Every year around September in the Gregorian calendar, the people of Taiwan, Hong Kong, Vietnam and China gather with their families to celebrate the Moon Festival (Mid-Autumn Festival).
The festival involves the serving of mooncakes and, in Taiwan, often involves barbecue parties with family, friends and neighbours. Central to the folklore of the Moon Festival is the telling of the story of the moon goddess, Cháng’é.
Cháng’é was, remarkably, mentioned in the records of the Apollo 11 mission—when humans first set foot on the moon in 1969. It went something like this:
Flight Control in Houston, Texas:
Among the large headlines concerning Apollo this morning, is one asking that you watch for a lovely girl with a big rabbit. An ancient legend says a beautiful Chinese girl called Chang-O has been living there for 4,000 years. It seems she was banished to the Moon because she stole the pill of immortality from her husband. You might also look for her companion, a large Chinese rabbit, who is easy to spot since he is always standing on his hind feet in the shade of a cinnamon tree. The name of the rabbit is not reported.
Michael Collins (Apollo 11 Crew):
Okay. We’ll keep a close eye out for the bunny girl.
The bunny and the lady on the moon are two separate legends. This time on Island Folklore, we explore the story of Cháng’é, the East Asian Moon Goddess.
According to this ancient story, a long, long time ago, the heavens was home to ten blazing suns. The ten suns scorched the surface of the earth mercilessly and the earth’s inhabitants – the animals, plants and people – struggled desperately to survive in this fiery world.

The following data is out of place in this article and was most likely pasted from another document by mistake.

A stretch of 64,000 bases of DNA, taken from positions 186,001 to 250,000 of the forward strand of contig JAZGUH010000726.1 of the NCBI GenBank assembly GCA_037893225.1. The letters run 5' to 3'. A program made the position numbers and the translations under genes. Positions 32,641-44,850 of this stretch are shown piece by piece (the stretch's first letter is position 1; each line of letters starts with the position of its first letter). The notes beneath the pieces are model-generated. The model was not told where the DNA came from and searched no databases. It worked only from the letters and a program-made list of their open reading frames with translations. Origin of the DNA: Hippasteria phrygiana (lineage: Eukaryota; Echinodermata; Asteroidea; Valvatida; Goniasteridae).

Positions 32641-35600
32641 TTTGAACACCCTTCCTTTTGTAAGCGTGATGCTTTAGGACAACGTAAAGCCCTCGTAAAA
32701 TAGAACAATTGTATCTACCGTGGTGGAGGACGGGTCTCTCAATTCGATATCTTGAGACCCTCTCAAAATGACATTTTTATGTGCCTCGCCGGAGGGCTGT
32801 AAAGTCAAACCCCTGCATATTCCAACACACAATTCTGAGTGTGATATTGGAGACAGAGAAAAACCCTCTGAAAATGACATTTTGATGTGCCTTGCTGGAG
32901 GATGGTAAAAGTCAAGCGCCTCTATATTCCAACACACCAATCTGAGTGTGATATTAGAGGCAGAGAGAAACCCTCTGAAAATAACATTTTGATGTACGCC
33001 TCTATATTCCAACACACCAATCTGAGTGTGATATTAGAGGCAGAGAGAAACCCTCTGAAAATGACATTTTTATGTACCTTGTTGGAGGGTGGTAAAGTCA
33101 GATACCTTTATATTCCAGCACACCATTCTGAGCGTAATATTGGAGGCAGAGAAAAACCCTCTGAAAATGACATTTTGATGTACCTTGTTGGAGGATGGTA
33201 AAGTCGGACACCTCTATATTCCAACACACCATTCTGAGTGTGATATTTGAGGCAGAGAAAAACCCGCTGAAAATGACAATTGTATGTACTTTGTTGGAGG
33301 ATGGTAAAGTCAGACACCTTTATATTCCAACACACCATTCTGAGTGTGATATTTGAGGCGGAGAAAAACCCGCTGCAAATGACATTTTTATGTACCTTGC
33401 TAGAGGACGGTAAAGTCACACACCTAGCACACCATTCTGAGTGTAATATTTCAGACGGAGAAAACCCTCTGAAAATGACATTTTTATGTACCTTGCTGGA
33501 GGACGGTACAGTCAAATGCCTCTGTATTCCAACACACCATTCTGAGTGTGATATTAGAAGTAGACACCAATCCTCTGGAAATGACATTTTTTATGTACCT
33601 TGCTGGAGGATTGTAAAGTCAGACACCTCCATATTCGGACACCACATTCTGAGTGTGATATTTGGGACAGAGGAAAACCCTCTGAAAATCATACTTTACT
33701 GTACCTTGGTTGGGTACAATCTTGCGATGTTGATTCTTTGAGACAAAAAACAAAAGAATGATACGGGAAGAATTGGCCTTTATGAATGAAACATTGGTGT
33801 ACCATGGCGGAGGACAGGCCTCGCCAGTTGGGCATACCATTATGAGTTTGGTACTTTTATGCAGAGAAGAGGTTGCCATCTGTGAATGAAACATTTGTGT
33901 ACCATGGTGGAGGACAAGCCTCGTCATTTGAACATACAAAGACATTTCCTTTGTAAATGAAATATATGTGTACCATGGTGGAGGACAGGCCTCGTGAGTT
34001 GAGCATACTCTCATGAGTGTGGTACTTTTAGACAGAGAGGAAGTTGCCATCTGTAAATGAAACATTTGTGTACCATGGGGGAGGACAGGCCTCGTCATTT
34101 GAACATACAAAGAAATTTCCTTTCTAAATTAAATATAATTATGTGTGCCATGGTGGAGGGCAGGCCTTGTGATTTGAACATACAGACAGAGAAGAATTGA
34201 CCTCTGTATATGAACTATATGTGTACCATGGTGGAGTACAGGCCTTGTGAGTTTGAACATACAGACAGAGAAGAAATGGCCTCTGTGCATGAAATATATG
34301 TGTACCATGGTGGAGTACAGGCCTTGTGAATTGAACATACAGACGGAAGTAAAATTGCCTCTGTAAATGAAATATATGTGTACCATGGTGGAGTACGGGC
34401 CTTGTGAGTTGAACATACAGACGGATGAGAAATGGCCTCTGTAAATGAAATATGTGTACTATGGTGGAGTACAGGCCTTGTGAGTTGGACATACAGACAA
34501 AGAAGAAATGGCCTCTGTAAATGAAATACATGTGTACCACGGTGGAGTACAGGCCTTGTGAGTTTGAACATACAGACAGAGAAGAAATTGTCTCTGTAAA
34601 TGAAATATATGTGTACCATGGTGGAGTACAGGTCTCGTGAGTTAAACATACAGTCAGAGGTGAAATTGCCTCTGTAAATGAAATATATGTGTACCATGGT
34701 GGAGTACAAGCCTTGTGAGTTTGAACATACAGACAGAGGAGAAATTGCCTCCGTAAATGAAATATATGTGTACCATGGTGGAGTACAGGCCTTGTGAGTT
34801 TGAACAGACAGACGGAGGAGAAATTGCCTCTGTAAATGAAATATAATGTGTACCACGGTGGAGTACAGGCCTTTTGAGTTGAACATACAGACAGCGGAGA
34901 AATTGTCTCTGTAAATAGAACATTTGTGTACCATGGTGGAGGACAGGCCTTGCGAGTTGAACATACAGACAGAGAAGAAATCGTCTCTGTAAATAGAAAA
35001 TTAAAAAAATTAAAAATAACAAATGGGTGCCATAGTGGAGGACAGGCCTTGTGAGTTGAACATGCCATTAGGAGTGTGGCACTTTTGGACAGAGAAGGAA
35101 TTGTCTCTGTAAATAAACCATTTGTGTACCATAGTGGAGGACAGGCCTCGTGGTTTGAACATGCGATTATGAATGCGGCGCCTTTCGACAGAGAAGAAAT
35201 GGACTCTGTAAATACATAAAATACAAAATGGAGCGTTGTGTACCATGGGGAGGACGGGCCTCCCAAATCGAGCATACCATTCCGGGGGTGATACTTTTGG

One day, a brave and powerful archer decided to take matters into his own hands. His name was Hòu Yì and he took his bow, climbed up the highest peak he could find and challenged the suns.
One by one, Hòu Yì succeeded in downing the fiery orbs. Just as he was about to shoot down the tenth and final sun, however, a beautiful village maiden appeared and begged him to stop.
“If you shoot down the final sun,” she pleaded, “the world will be plunged into icy darkness forever. Spare this last sun and the world will thrive – neither too bright or too dark, too hot or too cold.”
Hòu Yì heeded the maiden’s advice and permitted the last sun to remain in the sky.
The gods rewarded Hòu Yì’s bravery by gifting him with a bottle of elixir which, when imbibed, would turn mortals into immortals and enable them to join the gods.
In addition to the heavenly gift, the village maiden, thankful for Hòu Yì’s bravery, pledged herself to be his wife. The maiden’s name was Cháng’é.
When Hòu Yì received the elixir, he did not immediately consume it. He put away the bottle in what he felt was a safe place in his home and went on a hunt, leaving his dear wife to guard the elixir. The two had decided that, at a later time, they would both take the elixir and be able to live with the gods together, never to be separated.
It was at this time that bandits who knew of the elixir’s existence, intruded upon Hòu Yì’s residence, demanding that Cháng’é give up the elixir.
The maiden, unwilling to hand over her husband’s hard-won prize to bandits, took the decision to consume the substance herself.
This ill-timed and supposed blessing of immortality had become a curse – forever separating Cháng’é from her husband who must remain a mortal man.
Cháng’é felt her body become lighter and lighter. She began to float up towards the sky, eventually landing on the Palace of the Moon, where she took up residence.
Hòu Yì, separated from his beloved wife, could do nothing. But thenceforth, he began, on the anniversary of his wife’s ascent to the moon during mid-autumn, to place fruits and cakes on altars to honour her.
This practice began by Hòu Yì during this time of year is the reason, this story says, behind the mid-autumn festival so popular throughout East Asia.